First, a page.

Strategically Green - New Financing Vehicles Target Energy Efficiency Retrofits

Summer 2012

Only a very small portion of existing buildings – particularly older inventory – has undergone energy efficiency retrofits. So what’s the holdup? The short answer is money — or lack of money — to allocate to energy efficiency projects.Energy-related retrofits play second when competing with necessary capital budget items and/or when the ROI of the energy project is below the internal cost of capital. Many times, energy-related projects — regardless of payback period — are lumped together and therefore, shelved together.

A recent example is where the facility engineer recommended “no brainer” efficiency projects such as replacing 1970s-era fluorescent fixtures and metering the cooling tower makeup water. However, despite the benefits and quick payback period (less than two years), the asset manager put all energy-related projects on hold due to capital constraints.

New Faces on the Block

When internal funds are unavailable, financing for energy-related capital projects has been traditionally via real estate lenders, equipment financing companies and energy service companies (ESCOs). Over the last few years, a number of financing alternatives have emerged that address the primary roadblocks to energy efficiency financing: upfront costs, insufficient ROI and uncertainty in savings estimates. These include: Property Assessed Clean Energy (PACE) financing, Energy Service Agreements (ESA) and On-bill financing.

PACE financing (also referred to as “tax-lien financing”) enables building owners to access low-cost financing for energy efficient upgrades via an assessment on their property tax bill. Programs typically have financing terms from five to 20 years, up to 100 percent loan-to-cost, for improvements ranging from $2,000 up to $2.5+ million. As a tax lien, PACE has priority over all mortgages and requires existing lender approval. To use PACE, the building must be located in one of the 27 states (and Washington, D.C.) with enabling legislation and in municipalities offering the program (e.g., Los Angeles). Key benefits include:

  • Eligibility as a pass-through expense in triple net leases;
  • Ability to transfer assessment on a property sale;
  • Long amortization allowing for deeper measures with longer payback periods; and
  • Potential treatment as a non-capitalized expense.

Despite these significant advantages, there is an ongoing perception that PACE is risky from many viewpoints:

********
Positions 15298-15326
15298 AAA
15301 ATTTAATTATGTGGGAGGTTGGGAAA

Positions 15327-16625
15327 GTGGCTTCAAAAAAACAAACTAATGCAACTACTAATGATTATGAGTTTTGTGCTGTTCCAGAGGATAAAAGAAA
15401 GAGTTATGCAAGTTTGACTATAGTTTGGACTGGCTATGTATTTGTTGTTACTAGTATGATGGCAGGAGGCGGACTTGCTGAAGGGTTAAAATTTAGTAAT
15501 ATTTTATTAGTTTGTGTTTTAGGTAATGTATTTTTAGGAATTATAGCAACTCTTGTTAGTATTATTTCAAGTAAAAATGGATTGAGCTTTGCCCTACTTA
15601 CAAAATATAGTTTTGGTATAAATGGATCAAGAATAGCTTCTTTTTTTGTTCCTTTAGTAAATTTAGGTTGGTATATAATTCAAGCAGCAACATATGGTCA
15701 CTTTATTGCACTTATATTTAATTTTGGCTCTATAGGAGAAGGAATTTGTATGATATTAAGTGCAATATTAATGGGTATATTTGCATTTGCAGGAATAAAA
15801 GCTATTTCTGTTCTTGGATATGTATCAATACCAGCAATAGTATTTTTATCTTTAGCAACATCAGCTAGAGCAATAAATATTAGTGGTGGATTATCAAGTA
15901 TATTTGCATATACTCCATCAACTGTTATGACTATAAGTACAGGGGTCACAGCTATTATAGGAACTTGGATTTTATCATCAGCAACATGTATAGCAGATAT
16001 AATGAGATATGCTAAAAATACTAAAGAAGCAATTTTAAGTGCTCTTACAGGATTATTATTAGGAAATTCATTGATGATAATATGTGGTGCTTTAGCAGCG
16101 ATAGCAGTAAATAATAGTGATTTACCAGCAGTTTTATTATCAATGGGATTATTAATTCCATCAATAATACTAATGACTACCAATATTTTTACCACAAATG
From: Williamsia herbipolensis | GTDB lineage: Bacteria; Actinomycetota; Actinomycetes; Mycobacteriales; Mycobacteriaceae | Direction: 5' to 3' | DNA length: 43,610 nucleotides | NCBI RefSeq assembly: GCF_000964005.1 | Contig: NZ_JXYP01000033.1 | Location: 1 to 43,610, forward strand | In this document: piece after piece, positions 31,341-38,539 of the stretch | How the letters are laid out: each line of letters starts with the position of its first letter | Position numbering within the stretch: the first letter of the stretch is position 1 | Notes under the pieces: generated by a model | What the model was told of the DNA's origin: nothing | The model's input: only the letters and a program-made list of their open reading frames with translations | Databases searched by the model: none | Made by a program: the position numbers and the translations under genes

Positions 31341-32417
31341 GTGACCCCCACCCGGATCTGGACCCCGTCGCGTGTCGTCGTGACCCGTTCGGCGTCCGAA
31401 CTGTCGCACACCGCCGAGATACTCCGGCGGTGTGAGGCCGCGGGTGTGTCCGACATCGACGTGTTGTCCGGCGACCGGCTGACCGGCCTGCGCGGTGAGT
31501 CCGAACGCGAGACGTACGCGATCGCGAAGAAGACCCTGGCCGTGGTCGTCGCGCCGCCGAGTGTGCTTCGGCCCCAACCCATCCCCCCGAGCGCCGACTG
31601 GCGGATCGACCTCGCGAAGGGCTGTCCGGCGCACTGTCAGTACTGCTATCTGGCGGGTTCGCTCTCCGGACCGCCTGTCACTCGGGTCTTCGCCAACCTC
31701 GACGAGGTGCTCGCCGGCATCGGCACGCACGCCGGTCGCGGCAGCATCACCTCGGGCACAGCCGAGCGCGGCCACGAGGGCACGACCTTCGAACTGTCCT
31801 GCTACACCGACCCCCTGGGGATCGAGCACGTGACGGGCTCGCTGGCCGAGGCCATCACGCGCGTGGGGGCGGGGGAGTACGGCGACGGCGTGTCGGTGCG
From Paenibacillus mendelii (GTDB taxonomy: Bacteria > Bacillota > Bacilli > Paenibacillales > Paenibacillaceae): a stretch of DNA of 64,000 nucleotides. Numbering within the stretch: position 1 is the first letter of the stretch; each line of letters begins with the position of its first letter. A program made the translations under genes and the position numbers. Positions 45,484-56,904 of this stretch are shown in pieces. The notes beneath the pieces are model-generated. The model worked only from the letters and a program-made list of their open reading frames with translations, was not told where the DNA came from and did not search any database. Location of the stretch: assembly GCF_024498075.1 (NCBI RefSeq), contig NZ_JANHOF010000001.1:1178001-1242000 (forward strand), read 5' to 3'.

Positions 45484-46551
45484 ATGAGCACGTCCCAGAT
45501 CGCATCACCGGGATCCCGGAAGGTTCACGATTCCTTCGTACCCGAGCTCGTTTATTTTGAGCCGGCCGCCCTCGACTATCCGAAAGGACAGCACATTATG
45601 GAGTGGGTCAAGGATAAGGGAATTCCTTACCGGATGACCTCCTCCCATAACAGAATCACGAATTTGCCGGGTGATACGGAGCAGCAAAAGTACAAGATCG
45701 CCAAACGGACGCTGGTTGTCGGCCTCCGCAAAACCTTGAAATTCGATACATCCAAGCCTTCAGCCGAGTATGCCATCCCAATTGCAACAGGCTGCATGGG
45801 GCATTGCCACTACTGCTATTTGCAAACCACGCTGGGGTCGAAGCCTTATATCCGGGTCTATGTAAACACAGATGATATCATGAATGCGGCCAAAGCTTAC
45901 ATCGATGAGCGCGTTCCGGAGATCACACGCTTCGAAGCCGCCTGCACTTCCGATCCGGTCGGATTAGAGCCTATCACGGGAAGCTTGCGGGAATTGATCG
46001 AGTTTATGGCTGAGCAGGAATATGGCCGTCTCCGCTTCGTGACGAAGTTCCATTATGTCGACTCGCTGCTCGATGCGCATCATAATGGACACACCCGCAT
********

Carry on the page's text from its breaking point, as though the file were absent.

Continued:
• Lender: PACE priority lien in case of default
  • Seller: Lowers value due to additional operating expense
  • Tenant: Additional pass-through expense

Abacus Property’s perception is that these fears are overblown because the measures would result in incremental savings and building value, and the reduction in annual expenses would be in excess of the annual PACE assessment. In addition, in the case of a default, PACE assessments do not typically include an acceleration clause.

An Energy Service Agreement (efficiency power purchase agreement) is a contract between a building owner and third-party project financing company. Lenders develop the project, fund all construction costs, manage the installation and provide ongoing measurement and verification. It is a “pay for performance” solution where the lender captures the total energy savings in the building and charges back the historical utility costs to the owner. It has similar advantages to PACE and may be used in conjunction with PACE financing. Unlike PACE, ESAs:

  • Can be executed throughout the United States;
  • Fund large portfolios;
  • Are not considered liens on the property, as they can be terminated at property sale; and
  • Usually only work for large individual buildings or for a portfolio of buildings, with typical minimums of $750,000 in total retrofit costs and/or $1 million in total annual utility expenses.

However, in the case of ESAs, the primary benefit to the owner is increased investment yield through lower basis and operational savings after expiration of the agreement. With PACE, the owner accrues the benefits of energy savings immediately after project completion -- particularly attractive for full-service leases or owner-occupied buildings.

On-bill financing is a financing vehicle where the utility provides the upfront capital for specific energy efficiency projects and is paid through savings via a charge on the customer’s monthly bill. Although costs and benefits vary among utility providers, on-bill financing provides a similar value proposition to the PACE and ESA models. Like PACE, on-bill financing is dependent on areas served by the utility.

Beyond the Horizon

These new financing vehicles offer promise because they address key issues that have hindered energy efficiency financing thus far, such as:

  • Minimizing upfront capital costs; 
  • Extending financing periods;
  • Addressing the split incentive between owner and tenant; 
  • Reducing investment risk; and
  • Offering potential for off-balance sheet treatment.

However, meaningful commercial lending activity for energy efficiency measures/retrofits is still needed, where appraisers and lenders incorporate the value of energy efficiency as well as the risk of inefficiency in standard underwriting practices. New initiatives, such as the one underway by Professor Nancy Wallace at the University of California Berkeley, specifically addresses energy efficiency and commercial mortgage valuation. Stay tuned!

For more information

Abacus Property Solutions, LLC